Far back in the horizon and below dark, ominous clouds it loomed intimidatingly, and I found myself moving ever the more closer towards this sprawling structure of doom. The gates were thrown open and warily I continued on through an extended lane of flowers and shrubbery. Then I beheld the true strangeness of this place: a bevy of pale horses were lined against the very front of the house itself, grouped on either side of the great porch and spaced evenly; there were many markings imprinted in the grass, which, though I am no expert, seemed to have come from some spell book of sorts; and, at the very heart of the yard, a fountain that looked to be made out of brown, withered thorns planted itself in the ground. How any rational individual could conceive such a blasphemous creation was beyond my knowledge. Its architect must have surely been an imp of Lucifer himself.

Pulling into the winding driveway of this murky pile of despair I was, how shall I put it, drawn, instantly, as if the camera had shift focus, from its grim exterior to a lone figure standing atop the stairway and between two statues of lion near the door, clad in black. He was a very lanky individual and his face looked as if the whiteness had been shocked into him.

Extending his hand he said: "Dr. Eli Wellingsworth I presume? My name is Alexi Shostakovich, the caretaker here. I was phoned a short time ago of your arrival. How was your journey across the Atlantic?" Spoke he. And as he did so, I could not help but to notice how horribly congested his voice was.

"It was--a very pleasant flight. I had much time to think of my uncle, and this--this--" But I could not finish my statement, as my eyes began to wander, beholding the vile creation that stood before me.

"This house?" Said Alexi in a congested manner. Though I was thinking something more along the lines of abomination. "So you did. So you did. And what, may I ask, were your thoughts?"


"If you would be so kind as to enlighten one."

"Wonder. Wonder at how it still stands to this day. I was given the impression some years back that it was to be destroyed. What prevented it?"

At this questioning, Alexi turned his head back towards the house and spoke, as if to his own self. "It wished not to be."

I showcased my bewilderment and he ventured to settle it.

"As you say, there were plans to bring about its destruction. But on that very day there came a storm, as if issued from the depths of the house itself. So quickly it came and with such destructive power, that no man walked away from the demolition team."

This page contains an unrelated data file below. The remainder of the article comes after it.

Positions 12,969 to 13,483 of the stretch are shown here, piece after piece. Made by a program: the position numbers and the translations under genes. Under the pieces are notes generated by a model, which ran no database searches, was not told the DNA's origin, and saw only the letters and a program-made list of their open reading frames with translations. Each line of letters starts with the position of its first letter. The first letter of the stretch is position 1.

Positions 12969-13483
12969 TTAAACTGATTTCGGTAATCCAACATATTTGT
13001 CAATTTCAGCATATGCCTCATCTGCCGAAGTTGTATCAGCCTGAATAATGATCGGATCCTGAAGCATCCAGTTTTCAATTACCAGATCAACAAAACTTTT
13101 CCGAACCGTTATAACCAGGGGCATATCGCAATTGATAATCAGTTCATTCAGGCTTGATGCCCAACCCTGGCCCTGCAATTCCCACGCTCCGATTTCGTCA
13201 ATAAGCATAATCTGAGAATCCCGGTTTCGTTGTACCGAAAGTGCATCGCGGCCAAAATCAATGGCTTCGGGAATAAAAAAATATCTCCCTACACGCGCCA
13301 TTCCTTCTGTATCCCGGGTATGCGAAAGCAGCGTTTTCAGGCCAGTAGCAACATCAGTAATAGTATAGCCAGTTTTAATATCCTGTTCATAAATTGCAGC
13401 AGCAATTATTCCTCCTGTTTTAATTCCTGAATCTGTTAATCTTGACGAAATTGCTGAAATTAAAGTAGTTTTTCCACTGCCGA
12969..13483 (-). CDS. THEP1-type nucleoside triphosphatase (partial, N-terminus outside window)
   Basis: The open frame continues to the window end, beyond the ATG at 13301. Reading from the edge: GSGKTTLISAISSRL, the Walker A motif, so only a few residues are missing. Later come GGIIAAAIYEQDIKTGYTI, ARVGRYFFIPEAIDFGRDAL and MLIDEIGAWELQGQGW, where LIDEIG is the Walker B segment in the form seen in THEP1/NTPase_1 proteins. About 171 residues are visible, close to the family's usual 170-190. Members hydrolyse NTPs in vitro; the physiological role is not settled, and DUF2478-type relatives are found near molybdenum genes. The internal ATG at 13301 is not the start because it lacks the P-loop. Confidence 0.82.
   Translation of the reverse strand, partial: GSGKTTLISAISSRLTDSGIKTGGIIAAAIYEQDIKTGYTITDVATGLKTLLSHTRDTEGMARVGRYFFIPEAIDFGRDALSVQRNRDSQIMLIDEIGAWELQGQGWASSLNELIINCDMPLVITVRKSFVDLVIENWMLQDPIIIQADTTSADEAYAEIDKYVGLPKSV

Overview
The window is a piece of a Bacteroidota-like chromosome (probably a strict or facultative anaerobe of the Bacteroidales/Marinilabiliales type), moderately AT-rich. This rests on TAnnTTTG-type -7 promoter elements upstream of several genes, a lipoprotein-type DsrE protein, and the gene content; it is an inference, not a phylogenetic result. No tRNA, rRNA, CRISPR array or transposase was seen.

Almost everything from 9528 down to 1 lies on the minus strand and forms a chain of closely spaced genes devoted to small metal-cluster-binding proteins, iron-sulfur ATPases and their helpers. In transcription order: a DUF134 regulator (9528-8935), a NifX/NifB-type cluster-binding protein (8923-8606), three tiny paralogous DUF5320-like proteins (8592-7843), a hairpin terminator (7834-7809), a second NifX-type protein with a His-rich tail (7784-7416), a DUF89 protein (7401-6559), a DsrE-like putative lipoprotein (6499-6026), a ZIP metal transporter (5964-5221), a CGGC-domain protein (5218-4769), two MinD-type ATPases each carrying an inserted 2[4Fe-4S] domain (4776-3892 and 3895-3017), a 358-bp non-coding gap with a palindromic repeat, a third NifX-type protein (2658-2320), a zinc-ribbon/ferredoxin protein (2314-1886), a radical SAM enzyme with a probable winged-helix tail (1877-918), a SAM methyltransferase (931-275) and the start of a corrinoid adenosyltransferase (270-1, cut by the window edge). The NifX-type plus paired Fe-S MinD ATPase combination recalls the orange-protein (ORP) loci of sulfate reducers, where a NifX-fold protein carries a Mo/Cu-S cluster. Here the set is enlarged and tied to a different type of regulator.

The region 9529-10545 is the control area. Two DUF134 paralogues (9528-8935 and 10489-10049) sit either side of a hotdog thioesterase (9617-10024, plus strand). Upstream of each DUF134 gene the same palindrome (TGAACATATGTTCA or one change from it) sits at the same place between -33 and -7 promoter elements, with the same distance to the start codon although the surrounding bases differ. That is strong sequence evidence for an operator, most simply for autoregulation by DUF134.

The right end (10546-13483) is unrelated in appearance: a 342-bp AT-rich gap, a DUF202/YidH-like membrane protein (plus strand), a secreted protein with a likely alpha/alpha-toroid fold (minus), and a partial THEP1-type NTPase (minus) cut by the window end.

"...I see." There was a pause, in which I had much time to gather my thoughts. I then spoke: "If I may be so bold as to question--your voice, sir? Forgive me, but it almost sounds as if you've swallowed a cat." Said I with apprehension. And at this he chuckled a chuckle so disturbing that I at first perceived he was choking, and immediately went to his aid.

"No, no." He said, bringing his hand up to meet me. "I am fine. Yes. You'll have to forgive me, for I've recently contracted a slight strain of influenza. It will pass. Now, do you plan on staying here?" Spoke he.

"I only wish to refurbish it, tidy it up a little. Afterward, I'll put it on the market. I'm sure I could scrape a pretty pound for it, don't you think?"

And at this he said nothing. "Let us enter."

I followed him up past the twin lion and lioness statues on either side, and waited as he extracted the keys for the double doors. A wait that, if it had lasted eternally, I now would not mind. For upon first entering this house I felt, as sure as one can be sure, an overwhelming dread, that to which I have never felt up to this day. So all-encompassing was this singular feeling that I had desire to retrace my steps and never look upon this dreary edifice again. But I was highly schooled in my field and the whole of this meant a mere nothing. I discredited it as trepidation (though strong as it were) caused by the history associated with such houses in countless forms of art and entertainment and nothing more.

"Here are the keys," remarked Alexi. "This reconditioning, I trust, will take some time and help. I wish you well."